News & Events

Thought-Provoking Meeting of January 30

SMRN held another thought provoking meeting on January 30 with members that included: Walid El Khachab, Mansoor Behnam, Steven Baris, Roger Malina, Nezih Erdoğan, Katya Nosyreva, Çigdem Borucu, Ali Taheri, Nina Czegledy, Mriganka Madhukaillya, Azadeh Emadi, Tarek El-Ariss, Azadeh Emadi, Jan Hendrickse, Juan Castrillón, Farshid Kazemi, Radek Przedpełski and Laura Marks.

Our members Walid El Khachab and Juan Castrillón presented their work in progress. Walid presented his work titled ‘Sufi origins of Visual Media’, a very thought-provoking reimagining of the origins of visual media through Sufi concepts and literature. According to Walid, One may imagine a virtual genealogy of visual media susceptible of un-thinking media theory’s Euro-centrism -to quote Ella Shohat and Robert Stam- by “translating” Sufi motifs and concepts into the realm of contemporary visual media. “Proto-photographic or proto-cinematic” motifs such as the curtain and the mirror as screens, or the shadow as a virtual body, can be reimagined as archetypes pre-figuring the screen and the virtual image in contemporary screen studies and media based artistic practices. Walid envisaged the interface between the body of the “consumer”, and the screen as a diffuse “ecstatic” and pantheistic practice, where body and screen create what Deleuze would call an assemblage. They would form a virtual continuum akin to the one resulting from the Sufi’s experience of the oneness of being, when their body-soul is dissolved in the One-World. Finally, Walid also attended to the erotic possibilities of this interface, because it is tactile (through the screen’s mediation) and because it is comparable to Bettelheim’s understanding of orgasm: a brief moment when oneself ceases to be and unties with the body of another, here the skin-body of the screen.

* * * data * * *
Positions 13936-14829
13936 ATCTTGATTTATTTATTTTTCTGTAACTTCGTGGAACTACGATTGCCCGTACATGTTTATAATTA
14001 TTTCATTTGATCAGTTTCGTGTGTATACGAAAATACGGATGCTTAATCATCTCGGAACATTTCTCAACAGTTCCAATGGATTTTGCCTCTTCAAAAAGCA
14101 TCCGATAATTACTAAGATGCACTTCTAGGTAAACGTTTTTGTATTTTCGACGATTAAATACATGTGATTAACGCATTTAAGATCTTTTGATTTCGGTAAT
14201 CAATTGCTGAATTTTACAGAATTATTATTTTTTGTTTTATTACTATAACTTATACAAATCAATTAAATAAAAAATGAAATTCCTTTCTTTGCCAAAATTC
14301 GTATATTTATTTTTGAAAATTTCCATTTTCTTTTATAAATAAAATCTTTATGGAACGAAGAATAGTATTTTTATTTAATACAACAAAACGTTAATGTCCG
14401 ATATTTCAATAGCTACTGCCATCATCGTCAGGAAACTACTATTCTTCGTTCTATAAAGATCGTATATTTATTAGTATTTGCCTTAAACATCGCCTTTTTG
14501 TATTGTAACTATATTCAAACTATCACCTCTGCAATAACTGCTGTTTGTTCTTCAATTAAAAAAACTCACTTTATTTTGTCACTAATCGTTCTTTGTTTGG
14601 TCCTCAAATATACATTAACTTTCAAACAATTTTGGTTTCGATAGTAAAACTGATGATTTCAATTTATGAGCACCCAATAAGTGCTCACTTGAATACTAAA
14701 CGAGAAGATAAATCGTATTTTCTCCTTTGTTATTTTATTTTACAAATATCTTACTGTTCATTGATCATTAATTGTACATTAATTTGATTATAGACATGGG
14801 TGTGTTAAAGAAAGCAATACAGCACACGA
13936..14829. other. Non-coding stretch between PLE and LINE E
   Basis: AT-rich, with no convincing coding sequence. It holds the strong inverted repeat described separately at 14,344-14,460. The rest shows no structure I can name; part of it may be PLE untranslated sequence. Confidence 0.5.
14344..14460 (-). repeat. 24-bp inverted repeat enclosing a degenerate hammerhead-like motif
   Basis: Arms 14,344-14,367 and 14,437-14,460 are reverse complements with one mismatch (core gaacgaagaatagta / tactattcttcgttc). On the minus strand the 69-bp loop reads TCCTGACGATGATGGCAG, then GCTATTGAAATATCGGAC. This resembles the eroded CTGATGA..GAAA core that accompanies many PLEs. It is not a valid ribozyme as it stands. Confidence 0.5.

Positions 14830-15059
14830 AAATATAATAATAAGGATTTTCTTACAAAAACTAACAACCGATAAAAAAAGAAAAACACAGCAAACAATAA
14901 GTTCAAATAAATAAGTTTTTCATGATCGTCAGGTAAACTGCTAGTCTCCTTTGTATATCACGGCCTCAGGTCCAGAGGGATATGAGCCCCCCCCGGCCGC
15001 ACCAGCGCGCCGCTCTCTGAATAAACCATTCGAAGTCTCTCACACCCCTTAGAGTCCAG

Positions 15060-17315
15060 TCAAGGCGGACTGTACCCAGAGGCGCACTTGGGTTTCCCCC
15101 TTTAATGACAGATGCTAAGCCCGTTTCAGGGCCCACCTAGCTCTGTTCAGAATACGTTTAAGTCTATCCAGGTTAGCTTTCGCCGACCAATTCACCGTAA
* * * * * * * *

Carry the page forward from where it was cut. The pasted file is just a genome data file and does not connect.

Our next presenter Juan Castrillón presented a brilliant short film in progress called: VISITORS. The film fascinatingly experiments with various modes of acknowledging blackness, the qualities it reveals, and the commonalities it opens. This short film renders events from Juan’s research among the Cubeo people of the Northwest Amazon happening at a time that he cannot fully perceive, such as the sonic appearance of beings at night, and the resonance of a sacred pond. Rather than revealing what these beings are or what this pond signifies, the film exposes the (dis)abilities he found filming in low light and the poetic commonalities between noise, blackness and darkness in and beyond the temporality of media. By setting these commonalities in motion in a 12-minute video, Juan unfolded “the rolling and unrolling of Almighty wings,” as W. E. B. Du Bois says in his poem, rendering multiple visitors in their diffuse shapes, dim light, ephemeral temporalities and deep resonance.